Daniel VS. Childhood: Blade

I played a lot of Game Boy games when I was a kid, and I never got any good at them. Fifteen years later, I’m revisiting these games so that I can finally achieve victory. This is Daniel VS. Childhood.


Blade is a man with a problem, namely the fact that everyone hates him. This hate is so intense that no line of dialogue can be bothered with not being about just how much that person hates Blade. Blade, for the Game Boy Color, is just an escalating lesson in all the ways that you can tell someone that you’ll enjoy murdering him, which makes it pretty faithful to the movie. The only thing missing is Blade informing his enemies that they were mistaken when they tried to metaphorically go uphill ice skating.

That said, there’s a wonderful simplicity to Blade that makes it perfect for frustration. The common theme that I’ve noticed in Daniel VS. Childhood so far is that, when I was a kid, I expected there to be some mysterious tactic that I just couldn’t grasp at that age, and when I’d get older, it would suddenly become clear to me. Now, I’m starting to realize that there is no tactic or trick that evaded fourth-grade logic. I’m just awful at a lot of games. And Blade is no different.


I felt let down by this, because I’m a huge fan of Blade and Blade 2, and when I was in the theater, a guy behind me howled at every single one of Triple H’s jokes in Blade: Trinity, so that movie’s not totally horrible either. I wanted so desperately to be good at this game. I could live knowing that Gex isn’t built for people to win, and that Heroes of Might and Magic takes the idea of “fun” and crunches that idea’s spine back on itself. But finally being good at Blade felt like a logical next step in my life. Some of my friends are good at math, and others are good at talking to people, and I can recite the Blade movies and perform the combination of button presses that make beating a fifteen-year-old vampire-kicking simulator look effortless.  But it wasn’t meant to be. I am not a Daywalker. I’m more like Donal Logue’s character, who keeps getting his limbs severed because he’s just so inept at everything.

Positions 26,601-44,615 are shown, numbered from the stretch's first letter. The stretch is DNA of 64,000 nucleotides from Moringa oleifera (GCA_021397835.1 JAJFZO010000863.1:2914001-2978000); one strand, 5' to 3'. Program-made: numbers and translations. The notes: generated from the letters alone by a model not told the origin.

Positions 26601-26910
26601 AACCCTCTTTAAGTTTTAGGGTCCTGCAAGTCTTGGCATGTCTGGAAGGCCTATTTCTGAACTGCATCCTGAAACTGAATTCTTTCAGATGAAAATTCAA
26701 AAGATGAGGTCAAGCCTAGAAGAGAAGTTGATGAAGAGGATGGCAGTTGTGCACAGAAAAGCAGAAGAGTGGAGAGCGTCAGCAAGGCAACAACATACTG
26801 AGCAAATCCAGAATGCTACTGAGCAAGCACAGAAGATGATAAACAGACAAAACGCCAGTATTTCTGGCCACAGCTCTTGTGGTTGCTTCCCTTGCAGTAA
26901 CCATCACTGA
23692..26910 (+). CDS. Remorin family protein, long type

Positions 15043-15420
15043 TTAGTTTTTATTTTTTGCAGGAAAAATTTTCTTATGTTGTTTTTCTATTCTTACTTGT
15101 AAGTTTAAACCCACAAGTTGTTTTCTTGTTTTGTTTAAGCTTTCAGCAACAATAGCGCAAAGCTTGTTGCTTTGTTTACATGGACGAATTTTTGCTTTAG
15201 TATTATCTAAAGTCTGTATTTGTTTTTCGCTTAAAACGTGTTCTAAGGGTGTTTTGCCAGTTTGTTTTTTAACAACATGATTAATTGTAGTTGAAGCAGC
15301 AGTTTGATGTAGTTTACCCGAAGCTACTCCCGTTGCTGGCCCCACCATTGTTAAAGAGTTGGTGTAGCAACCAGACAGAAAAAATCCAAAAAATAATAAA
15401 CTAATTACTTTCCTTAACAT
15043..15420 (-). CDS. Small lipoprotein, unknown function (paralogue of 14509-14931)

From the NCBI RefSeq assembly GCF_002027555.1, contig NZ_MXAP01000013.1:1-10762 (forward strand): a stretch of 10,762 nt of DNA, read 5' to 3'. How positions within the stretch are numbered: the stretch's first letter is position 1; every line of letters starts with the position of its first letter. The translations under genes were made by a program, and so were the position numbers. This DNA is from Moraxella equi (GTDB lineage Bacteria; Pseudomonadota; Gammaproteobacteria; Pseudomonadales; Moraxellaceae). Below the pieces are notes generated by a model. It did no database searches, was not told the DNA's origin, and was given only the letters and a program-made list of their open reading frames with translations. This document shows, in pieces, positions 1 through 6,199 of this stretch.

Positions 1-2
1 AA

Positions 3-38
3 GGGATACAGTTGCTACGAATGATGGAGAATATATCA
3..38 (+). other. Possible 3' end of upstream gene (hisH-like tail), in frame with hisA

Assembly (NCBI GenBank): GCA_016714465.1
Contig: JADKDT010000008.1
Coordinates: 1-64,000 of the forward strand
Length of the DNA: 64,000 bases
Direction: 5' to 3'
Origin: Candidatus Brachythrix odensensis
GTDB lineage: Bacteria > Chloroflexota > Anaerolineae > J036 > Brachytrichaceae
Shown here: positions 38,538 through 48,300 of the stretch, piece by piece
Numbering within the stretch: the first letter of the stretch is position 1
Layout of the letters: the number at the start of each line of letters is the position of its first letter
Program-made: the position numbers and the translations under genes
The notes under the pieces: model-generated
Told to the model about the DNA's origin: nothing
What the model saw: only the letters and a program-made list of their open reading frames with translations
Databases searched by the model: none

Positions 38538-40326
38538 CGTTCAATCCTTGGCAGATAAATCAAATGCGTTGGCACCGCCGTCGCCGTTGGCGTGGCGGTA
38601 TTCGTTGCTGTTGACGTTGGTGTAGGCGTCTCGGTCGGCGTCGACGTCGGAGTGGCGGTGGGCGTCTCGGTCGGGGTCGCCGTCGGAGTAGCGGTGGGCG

Donal Logue Blade

Every Blade level is easy until you reach one of the bosses, whose powers are exponentially greater than whatever you’ve faced prior to them. Half of the enemies in Blade only have the ability to stand there, with the other 49% barely remembering to walk forward too. But that last percent, made up of creatures who can fly and can rain death on you from above, are just exercising the muscle in your brain that recognizes futility. I’ve never thrown a Game Boy, because I imagine that it would just explode, leaving behind only a fortune that reads “You have failed the final test,” but I got close with Blade.

If you love something, it should love you back, right? Right?

Daniel: 1

Childhood: 2

Next: Godzilla: The Series

To catch up on Daniel VS. Childhood, click here.

One response to “Daniel VS. Childhood: Blade

  1. Pingback: Daniel VS. Childhood: Godzilla: The Series | Daniel is funny·

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